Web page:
We respond first to the notice called for by a local rule of court, whereby a party is required to give opposing counsel advance notice of his intention to act, which was not done here by the plaintiff in filing a praecipe for transmittal of the record to the trial court.
[ 346 Pa. Super. Page 321]
As is conceded by counsel for the defendant, by his citation of Garlesky v. Garlesky, 20 D. & C.3d 232 (Somerset Cty. 1981), no appellate court in this Commonwealth has dealt with this specific issue regarding the consequences of one's failure to adhere to local rules of court regarding notice.
We start our inquiry with an examination of the Judicial Code. In particular, we look to 42 Pa.C.S.A. § 323, which reads:
Every court shall have power to issue, under its judicial seal, every lawful writ and process necessary or suitable for the exercise of its jurisdiction and for the enforcement of any order which it may make and all legal and equitable powers required for or incidental to the exercise of its jurisdiction, and, except as otherwise prescribed by general rules, every court shall have power to make such rules and orders of court as the interest of justice or the business of the court may require.
The Act of July 9, 1976, P.L. 586, No. 142, § 2, effective June 27, 1978. Our Supreme Court has interpreted the phrase, "except as otherwise prescribed by general rules" to mean that local court rules must be consistent with and shall not conflict with the Pennsylvania Rules of Civil Procedure. Byard F. Brogan v. Holmes Electric Protective Co., 501 Pa. 234, 460 A.2d 1093 (1983).
Accordingly, consistent with the dictates of Section 323 and our Supreme Court on the subject of the rights of the Courts of Common Pleas to make and promulgate local rules of procedure, the absence of any contrary language in the Pennsylvania Rules of Civil Procedure on the matter under scrutiny here affords each of the County Courts in this Commonwealth with the opportunity to exercise its power to enact rules "as the interest of justice or business of the court may require" in the divorce area. This is exactly what has happened in the case of Northampton County.*fn4
[ 346 Pa. Super. Page 322]
Therefore, we note that counsel for the appellant has strayed afield somewhat in pointing to a general rule of court of Northampton County, cited in footnote 3, to buttress his claim that Mr. Crookes was denied procedural due process by not receiving prior notice of the filing of the praecipe seeking a final decree in divorce from Mrs. Crookes.
To explicate, on January 26, 1981, the President Judge (Alfred T. Williams, Jr.) of Northampton County Court of Common Pleas ordered and decreed the adoption of Rules of Civil Procedure governing divorce. The Rules became effective February 2, 1981. Of particular interest to us is Rule N1920.42, which reads:
Rule N1920.42. Motion and Final Decree under Sections 201(c) or 201(d).
In all cases involving uncontested divorce claims as discussed in Rule 1920.42(a) and (b), whether or not other claims remain at issue or unresolved, either party may file a motion requesting the entry of a final decree in divorce. The form of motion is attached to these rules and shall contain a copy of the docket entries, certified by either the Clerk or counsel for the moving party; the original affidavits required by Rules 1920.42 and 1920.72(b)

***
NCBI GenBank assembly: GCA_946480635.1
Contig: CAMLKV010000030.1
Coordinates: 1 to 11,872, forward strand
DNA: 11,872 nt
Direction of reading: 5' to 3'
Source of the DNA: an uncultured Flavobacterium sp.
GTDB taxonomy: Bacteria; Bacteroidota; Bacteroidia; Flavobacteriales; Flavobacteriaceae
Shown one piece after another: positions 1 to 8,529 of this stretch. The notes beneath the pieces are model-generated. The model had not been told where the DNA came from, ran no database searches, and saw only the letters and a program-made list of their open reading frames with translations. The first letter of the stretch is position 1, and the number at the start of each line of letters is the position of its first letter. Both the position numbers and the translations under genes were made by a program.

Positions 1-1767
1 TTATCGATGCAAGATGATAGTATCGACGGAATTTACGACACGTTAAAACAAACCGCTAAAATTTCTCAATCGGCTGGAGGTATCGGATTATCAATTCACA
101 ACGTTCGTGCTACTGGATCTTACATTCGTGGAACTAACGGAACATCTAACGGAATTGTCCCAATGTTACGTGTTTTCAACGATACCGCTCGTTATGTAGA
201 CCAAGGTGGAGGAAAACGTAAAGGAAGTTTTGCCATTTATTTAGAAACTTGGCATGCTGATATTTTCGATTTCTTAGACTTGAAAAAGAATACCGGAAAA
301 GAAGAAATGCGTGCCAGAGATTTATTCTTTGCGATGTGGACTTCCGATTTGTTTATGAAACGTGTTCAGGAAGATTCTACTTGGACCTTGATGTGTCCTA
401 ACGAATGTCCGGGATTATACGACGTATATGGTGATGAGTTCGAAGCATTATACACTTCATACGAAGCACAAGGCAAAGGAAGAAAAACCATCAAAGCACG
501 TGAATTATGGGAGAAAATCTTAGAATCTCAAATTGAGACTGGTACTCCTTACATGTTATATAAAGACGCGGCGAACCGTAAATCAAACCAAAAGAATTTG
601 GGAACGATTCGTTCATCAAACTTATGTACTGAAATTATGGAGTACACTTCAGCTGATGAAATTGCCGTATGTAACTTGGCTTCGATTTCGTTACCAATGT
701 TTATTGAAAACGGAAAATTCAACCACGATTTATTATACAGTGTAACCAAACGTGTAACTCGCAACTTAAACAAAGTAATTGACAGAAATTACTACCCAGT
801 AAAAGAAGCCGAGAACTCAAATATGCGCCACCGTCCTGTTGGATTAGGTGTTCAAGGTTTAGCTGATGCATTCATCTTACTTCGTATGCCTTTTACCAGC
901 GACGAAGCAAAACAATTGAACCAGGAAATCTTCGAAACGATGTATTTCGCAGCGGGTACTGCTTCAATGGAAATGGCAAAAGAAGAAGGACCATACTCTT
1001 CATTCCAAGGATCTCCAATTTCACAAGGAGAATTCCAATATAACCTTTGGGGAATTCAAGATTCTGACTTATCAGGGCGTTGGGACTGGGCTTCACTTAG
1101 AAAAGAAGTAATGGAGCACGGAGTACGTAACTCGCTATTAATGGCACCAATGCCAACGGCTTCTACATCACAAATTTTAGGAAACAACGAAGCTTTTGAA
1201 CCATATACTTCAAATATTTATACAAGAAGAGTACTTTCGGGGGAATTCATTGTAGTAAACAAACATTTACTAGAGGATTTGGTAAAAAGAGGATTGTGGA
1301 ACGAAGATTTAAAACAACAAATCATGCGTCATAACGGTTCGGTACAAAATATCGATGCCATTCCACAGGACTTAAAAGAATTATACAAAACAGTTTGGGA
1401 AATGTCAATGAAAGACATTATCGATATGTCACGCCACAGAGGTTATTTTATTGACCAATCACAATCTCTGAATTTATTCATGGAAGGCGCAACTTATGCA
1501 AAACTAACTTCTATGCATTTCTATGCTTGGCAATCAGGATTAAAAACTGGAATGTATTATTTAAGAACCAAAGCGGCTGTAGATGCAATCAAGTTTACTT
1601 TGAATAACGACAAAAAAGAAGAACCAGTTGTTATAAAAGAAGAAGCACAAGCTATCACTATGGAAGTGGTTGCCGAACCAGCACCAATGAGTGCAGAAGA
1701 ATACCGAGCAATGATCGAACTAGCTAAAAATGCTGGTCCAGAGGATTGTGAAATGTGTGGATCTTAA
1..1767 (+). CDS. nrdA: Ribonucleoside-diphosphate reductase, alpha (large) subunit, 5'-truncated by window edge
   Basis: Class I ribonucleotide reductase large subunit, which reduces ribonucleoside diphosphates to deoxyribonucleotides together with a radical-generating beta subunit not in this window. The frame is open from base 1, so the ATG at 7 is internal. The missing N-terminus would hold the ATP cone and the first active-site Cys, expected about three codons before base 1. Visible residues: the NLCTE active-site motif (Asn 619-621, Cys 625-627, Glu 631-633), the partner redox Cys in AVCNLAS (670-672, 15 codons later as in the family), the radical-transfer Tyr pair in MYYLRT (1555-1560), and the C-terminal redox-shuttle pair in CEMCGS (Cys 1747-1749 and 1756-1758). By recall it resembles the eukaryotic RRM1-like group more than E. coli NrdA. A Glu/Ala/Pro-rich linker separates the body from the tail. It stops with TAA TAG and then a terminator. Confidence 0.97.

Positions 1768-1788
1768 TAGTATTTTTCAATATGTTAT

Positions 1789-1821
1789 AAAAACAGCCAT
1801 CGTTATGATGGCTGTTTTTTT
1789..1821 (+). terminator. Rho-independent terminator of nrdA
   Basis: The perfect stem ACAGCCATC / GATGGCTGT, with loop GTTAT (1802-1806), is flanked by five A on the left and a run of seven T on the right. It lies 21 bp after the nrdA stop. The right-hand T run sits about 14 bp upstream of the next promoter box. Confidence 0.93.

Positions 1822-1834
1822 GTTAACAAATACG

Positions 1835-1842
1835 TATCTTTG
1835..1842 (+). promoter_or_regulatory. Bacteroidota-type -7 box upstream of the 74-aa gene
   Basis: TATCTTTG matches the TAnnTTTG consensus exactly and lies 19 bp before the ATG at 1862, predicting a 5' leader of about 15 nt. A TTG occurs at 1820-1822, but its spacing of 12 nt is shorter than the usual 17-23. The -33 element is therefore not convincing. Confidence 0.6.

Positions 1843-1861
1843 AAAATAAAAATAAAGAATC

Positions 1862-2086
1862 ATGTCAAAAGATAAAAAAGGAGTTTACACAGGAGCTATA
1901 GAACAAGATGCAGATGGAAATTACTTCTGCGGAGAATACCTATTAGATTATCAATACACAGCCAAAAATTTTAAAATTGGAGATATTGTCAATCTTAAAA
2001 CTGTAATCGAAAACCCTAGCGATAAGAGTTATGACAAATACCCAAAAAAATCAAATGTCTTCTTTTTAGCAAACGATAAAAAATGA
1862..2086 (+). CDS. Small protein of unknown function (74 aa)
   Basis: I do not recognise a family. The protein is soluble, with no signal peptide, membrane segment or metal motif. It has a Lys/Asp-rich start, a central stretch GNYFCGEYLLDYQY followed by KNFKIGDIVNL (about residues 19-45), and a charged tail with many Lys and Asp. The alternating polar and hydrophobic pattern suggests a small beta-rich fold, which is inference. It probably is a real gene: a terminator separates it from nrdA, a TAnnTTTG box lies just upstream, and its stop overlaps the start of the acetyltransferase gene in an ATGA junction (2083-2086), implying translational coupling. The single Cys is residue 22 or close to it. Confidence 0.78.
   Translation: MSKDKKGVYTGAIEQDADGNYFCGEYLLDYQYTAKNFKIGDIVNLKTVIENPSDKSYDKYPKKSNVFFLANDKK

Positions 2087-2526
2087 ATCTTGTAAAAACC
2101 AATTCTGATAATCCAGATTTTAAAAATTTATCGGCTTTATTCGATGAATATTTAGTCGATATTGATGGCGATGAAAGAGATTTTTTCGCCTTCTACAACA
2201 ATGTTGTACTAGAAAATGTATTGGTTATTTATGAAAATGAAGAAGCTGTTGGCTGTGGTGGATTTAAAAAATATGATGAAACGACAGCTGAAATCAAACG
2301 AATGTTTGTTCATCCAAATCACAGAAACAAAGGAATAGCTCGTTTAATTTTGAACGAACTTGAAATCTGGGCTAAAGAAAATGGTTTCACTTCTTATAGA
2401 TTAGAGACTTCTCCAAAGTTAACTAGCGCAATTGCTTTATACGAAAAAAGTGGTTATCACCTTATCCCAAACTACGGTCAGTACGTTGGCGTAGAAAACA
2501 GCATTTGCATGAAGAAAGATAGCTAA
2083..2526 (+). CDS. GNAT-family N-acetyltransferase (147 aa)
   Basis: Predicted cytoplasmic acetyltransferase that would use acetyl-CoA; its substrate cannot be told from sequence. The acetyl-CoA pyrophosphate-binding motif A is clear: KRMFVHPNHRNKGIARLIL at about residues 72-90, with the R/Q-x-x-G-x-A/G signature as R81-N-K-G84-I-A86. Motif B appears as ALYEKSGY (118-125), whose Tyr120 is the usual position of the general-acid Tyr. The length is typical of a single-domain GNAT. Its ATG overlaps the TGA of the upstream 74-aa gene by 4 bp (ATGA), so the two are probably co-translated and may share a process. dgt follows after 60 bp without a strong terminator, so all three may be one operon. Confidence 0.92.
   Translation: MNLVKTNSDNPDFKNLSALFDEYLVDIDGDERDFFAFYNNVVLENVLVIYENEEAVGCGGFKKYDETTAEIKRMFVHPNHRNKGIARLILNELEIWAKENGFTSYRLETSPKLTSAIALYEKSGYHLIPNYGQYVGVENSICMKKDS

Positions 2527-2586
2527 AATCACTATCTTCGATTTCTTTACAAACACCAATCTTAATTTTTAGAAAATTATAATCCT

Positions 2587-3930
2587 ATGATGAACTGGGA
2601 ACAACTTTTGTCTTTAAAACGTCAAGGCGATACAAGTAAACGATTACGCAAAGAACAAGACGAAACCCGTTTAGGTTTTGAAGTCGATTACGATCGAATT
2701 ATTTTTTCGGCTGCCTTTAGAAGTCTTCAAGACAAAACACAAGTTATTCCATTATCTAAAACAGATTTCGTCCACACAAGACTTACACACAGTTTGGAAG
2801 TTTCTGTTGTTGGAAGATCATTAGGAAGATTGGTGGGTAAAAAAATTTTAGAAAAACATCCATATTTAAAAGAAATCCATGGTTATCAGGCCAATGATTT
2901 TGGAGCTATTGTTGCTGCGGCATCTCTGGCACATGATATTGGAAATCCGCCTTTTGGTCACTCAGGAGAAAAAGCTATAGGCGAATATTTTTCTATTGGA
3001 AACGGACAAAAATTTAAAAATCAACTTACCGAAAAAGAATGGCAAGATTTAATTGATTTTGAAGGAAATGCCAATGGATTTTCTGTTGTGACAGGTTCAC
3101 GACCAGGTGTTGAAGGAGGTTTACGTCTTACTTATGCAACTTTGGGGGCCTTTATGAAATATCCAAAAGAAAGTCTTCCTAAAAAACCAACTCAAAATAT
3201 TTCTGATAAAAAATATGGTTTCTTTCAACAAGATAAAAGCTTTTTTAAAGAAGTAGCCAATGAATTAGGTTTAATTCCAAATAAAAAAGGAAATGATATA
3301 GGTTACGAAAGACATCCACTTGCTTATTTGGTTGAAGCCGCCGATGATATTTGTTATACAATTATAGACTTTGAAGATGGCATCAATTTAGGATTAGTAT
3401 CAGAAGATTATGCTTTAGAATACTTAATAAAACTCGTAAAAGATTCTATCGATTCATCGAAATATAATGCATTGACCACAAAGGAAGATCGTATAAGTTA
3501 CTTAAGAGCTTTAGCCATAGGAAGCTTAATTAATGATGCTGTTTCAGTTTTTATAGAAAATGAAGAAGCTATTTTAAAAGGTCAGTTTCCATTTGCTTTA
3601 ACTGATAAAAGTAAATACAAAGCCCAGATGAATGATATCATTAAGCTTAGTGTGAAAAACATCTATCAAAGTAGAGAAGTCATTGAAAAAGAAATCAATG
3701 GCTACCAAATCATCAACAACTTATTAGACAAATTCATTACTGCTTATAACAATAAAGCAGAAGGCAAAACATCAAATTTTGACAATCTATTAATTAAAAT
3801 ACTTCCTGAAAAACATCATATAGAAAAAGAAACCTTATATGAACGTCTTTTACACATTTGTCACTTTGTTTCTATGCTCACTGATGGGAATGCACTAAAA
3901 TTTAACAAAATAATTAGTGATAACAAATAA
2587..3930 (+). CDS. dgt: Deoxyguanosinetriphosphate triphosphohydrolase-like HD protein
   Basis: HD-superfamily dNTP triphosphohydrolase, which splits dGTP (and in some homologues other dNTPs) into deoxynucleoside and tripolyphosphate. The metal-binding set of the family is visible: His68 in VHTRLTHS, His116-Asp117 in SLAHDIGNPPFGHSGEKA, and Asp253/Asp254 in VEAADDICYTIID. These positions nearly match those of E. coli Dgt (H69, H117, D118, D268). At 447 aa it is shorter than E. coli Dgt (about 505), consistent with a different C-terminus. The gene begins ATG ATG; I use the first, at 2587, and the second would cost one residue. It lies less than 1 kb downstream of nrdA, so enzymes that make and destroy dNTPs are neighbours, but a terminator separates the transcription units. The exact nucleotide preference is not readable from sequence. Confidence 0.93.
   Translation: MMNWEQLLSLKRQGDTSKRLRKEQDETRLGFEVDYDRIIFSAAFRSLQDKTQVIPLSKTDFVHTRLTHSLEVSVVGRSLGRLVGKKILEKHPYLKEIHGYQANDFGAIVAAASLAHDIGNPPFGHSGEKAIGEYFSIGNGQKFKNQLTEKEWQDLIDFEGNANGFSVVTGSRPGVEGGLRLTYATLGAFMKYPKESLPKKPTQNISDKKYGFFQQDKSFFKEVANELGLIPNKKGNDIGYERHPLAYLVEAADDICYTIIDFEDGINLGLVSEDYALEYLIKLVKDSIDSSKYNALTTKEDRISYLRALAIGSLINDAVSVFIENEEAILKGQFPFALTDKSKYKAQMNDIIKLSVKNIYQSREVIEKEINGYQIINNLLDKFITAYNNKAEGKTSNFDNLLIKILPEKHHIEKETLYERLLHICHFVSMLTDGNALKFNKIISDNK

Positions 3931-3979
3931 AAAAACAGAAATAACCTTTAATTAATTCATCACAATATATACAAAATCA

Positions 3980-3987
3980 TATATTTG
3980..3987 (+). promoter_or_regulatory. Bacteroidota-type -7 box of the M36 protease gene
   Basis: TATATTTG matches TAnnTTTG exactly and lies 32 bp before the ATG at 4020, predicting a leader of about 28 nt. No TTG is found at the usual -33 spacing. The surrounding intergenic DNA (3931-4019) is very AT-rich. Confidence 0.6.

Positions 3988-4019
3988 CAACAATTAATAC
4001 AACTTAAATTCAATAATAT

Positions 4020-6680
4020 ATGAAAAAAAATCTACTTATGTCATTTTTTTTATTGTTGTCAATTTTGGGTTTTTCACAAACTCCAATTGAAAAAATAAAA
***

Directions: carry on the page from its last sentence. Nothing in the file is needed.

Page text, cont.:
[ 346 Pa. Super. Page 323]
or (c); the proposed divorce decree, including when appropriate, a copy of any pre-nuptial or post-nuptial agreement to be incorporated by reference in said decree; the completed form required by the Commonwealth of Pennsylvania, Department of Health, Bureau of Vital Statistics, a certificate of service of the counseling notice required by Rule N1920.45(a); and, as to a divorce claim under Section 201(d), a certificate of mailing of notice of intention to present the motion for a divorce decree at least five days prior to the date of filing the motion.
The motion and accompanying documents shall be filed with the Clerk, who shall docket the motion and forward the entire file to the Motion Judge. The Court, upon review, shall enter a decree in divorce, or refer any claims remaining at issue to a master.
11 Pennsylvania Bulletin 721 (1981) (Emphasis added).
No less relevant to our inquiry is Rule N1920.42(a). It provides:
Rule N1920.42(a). Form of Motion for Divorce Decree.
MOTION FOR DIVORCE DECREE
AND NOW, ___, [ILLEGIBLE WORD] 19__, ___, Esquire, counsel, for ___, moves the Court to enter a final decree of divorce pursuant to Section 201(c) [201(d)] of the Divorce Code.
Attached hereto and presented to the Court in support of this Motion are:
(1) A copy of the docket entries, certified by counsel [or by the Clerk of Courts -- Civil] to be a true and correct copy of the original docket entries;
(2) The original Affidavits of Consent, executed and dated by the parties at least ninety (90) days after the date of the filing of the divorce complaint, pursuant to Rule 1920.42 and 1920.72(b) [to be inserted in a 201(c) divorce only];
[ 346 Pa. Super. Page 324]
(3) the original proposed divorce decree [including a copy of the pre-nuptial or post-nuptial agreement, which is requested to be incorporated by reference in said decree];
(4) The completed form required by the Commonwealth of Pennsylvania, Department of Health, Bureau of Vital Statistics;
(5) A certificate of service of the counseling notice required by Rule N1920.45(a); and
(6) A certificate of mailing of the notice of intention to present the motion for divorce decree and a copy of said notice [in a Section 201(d) divorce only].
WHEREFORE, the ___ respectfully requests the Court to enter a final decree in divorce.
Attorney for ___
I.D. No. ___
11 Pennsylvania Bulletin 724 (1981) (Emphasis added).